As a professional handicapper, I’m always looking for those college football teams that are going to exceed expectations on a given year. With so many teams in the FBS, there’s going to be a handful or so that prove to be extremely profitable bets throughout the course of the season. The Northwestern Wildcats are coming off a 12-1 ATS campaign in 2012 in which they cashed in 92.3% of the time against the number. This feat prompted me to look back and see which teams have been the most profitable bets against the spread over the course of an entire season. Here is what I have found with the Top 5 best bets of all-time.
The Wildcats were coming off a 6-7 campaign in 2011 that concluded with a 33-22 loss to Texas A&M in the 2011 Meineke Car Care Bowl. Expectations clearly weren’t very high, but seventh-year head coach Pat Fitzgerald clearly got the most out of his team. Northwestern would go 10-3 (5-3 Big Ten) including a sensational 12-1-0 ATS for the entire season. Its lone ATS loss would come at Penn State in a 28-39 setback as a 3-point underdog. The Wildcats would cap off their tremendous season with a 34-20 victory over Mississippi State in the Gator Bowl to pick up their first bowl victory since the 1949 Rose Bowl.
Not known as a power in college football, the Jayhawks were coming off a 6-6 season in 2006 and expectations were low. However, they would put together one of the best seasons in the school’s 118 years of intercollegiate football by going 12-1 (7-1 Big 12) and an impressive 11-1-0 ATS. The twelve victories set a new school record after a 24-21 triumph over Virginia Tech in the FedEx Orange Bowl. Despite playing 13 games, there was only a spread in 12 of those contests as there was no line set in a 62-0 home triumph over Southeast Louisiana that year. The Jayhawks’ lone ATS loss came in a 28-36 setback against Missouri as a 1-point favorite, which essentially cost them a shot at a Big 12 Title.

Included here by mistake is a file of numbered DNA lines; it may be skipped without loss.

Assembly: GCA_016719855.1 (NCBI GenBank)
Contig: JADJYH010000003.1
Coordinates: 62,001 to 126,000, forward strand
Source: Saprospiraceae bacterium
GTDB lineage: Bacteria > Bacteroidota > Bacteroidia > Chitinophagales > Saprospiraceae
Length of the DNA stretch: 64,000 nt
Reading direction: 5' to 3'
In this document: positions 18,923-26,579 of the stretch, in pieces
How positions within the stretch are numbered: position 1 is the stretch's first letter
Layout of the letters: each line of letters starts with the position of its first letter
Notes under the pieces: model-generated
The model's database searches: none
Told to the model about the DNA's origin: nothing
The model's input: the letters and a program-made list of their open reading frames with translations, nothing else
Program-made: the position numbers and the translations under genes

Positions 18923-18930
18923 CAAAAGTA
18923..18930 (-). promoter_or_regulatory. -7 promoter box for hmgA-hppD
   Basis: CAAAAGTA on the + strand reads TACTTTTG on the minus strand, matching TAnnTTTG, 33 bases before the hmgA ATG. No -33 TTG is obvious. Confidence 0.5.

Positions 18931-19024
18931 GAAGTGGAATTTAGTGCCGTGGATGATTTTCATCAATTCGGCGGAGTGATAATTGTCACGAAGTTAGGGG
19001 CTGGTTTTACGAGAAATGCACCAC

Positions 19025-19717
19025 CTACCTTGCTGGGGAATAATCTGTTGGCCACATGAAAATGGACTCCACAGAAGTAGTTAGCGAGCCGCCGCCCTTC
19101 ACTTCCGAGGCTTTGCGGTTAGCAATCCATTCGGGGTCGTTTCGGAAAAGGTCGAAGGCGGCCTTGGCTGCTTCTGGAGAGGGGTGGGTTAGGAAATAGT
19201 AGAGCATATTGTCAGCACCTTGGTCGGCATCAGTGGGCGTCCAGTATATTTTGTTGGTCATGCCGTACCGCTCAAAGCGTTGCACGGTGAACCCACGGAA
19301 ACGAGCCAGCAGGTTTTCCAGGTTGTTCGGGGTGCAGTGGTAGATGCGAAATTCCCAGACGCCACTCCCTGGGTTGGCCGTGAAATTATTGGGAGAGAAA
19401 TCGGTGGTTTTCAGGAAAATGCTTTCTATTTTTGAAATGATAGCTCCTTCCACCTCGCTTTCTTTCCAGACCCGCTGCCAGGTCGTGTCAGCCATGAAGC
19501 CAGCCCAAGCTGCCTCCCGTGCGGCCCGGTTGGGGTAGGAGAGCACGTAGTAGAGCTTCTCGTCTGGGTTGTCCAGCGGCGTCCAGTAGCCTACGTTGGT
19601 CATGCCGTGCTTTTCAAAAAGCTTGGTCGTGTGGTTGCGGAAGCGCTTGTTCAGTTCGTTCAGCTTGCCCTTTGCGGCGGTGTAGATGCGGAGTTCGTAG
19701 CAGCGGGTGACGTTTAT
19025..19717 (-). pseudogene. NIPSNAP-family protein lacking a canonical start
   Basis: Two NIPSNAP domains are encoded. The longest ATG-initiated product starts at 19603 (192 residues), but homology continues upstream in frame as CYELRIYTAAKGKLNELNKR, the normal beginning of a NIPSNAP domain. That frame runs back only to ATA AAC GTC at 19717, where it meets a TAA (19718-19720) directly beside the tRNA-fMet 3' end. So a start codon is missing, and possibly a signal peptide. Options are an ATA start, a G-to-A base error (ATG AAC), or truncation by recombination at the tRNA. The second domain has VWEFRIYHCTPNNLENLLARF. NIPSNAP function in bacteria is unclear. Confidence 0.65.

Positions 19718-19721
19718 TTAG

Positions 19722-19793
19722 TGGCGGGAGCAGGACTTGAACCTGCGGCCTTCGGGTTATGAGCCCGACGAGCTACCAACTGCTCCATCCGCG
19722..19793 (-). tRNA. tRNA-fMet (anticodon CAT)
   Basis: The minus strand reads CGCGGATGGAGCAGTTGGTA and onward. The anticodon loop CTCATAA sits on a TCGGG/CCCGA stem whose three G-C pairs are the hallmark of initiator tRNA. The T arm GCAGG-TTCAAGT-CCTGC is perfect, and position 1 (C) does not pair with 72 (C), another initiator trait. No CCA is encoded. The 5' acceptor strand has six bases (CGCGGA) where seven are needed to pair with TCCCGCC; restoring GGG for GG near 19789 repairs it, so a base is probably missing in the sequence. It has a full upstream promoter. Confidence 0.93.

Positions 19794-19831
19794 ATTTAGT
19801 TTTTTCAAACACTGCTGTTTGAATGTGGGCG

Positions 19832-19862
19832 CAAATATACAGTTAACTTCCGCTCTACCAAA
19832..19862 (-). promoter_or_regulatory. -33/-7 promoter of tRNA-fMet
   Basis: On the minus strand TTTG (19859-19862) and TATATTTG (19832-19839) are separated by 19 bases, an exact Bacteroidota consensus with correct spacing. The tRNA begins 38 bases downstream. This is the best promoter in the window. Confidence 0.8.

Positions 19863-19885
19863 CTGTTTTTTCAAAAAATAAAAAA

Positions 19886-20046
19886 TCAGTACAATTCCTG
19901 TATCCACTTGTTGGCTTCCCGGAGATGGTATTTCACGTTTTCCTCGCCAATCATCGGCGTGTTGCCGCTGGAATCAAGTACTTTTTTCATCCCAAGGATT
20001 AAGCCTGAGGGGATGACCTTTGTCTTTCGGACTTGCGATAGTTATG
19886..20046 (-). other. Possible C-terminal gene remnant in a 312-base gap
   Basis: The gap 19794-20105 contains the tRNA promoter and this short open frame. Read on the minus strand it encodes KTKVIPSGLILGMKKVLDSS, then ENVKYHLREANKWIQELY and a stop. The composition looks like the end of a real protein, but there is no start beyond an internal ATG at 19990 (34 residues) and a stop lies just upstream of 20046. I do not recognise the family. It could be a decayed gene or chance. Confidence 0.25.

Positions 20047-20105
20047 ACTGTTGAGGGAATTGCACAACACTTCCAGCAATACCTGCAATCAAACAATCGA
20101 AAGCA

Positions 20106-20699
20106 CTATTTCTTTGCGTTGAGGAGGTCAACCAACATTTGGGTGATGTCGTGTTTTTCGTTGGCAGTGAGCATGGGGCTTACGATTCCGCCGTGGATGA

The 1990 Tar Heels are the only team that makes this list that didn’t actually play in a bowl game that season. That’s because they went just 6-4-1 during the regular season. The thing about this team is that the expectations were so low that they were an underdog in eight of their 11 games that year. North Carolina would win and cover in all three games it was a favorite in with a 34-0 victory over Miami Ohio as a 14-point favorite, a 48-21 triumph over UConn as a 13-point favorite, and a 16-13 win over Kentucky as a 2.5-point favorite. Its lone ATS loss came in a 5-27 road setback at South Carolina as a 13-point underdog.
The 1988 Irish, coached by Lou Holtz, ended the season with a perfect 12-0 record and a National Championship. They would also go an impressive 10-1-1 ATS in the process. The Irish won the title by defeating previously unbeaten and No. 3 ranked West Virginia in the Sunkist Fiesta Bowl, 34-21. That 1988 squad, which was one of 11 national title teams for Notre Dame, is considered to be one of the best undefeated teams in the history of college football. The Irish beat the Nos. 1, 2 and 3 teams in the country at the time they played them. Ten of their 12 victories came by double-digits that year. However, they are best remembered for their 31-30 upset victory over then-No. 1 Miami, ending the Hurricanes’ 36-game regular season winning streak.
Led by third-year head coach, Greg Schiano, the Scarlet Knights clearly had little expectations in 2003. That was evident by the fact that they were installed as an underdog in 11 of the 12 games they played that year. Despite not making a bowl and finishing 5-7 (2-5 Big East) in a tie with Syracuse for sixth place within the conference, Rutgers was a machine against the spread. It finished 10-1-1 ATS that year and proved to be a bettors’ dream team. It was a double-digit dog five times, covering in all five of those contests despite losing outright in each instance. Its lone ATS loss in 2003 came with a 25-35 home defeat at the hands of Boston College as a 7.5-point underdog.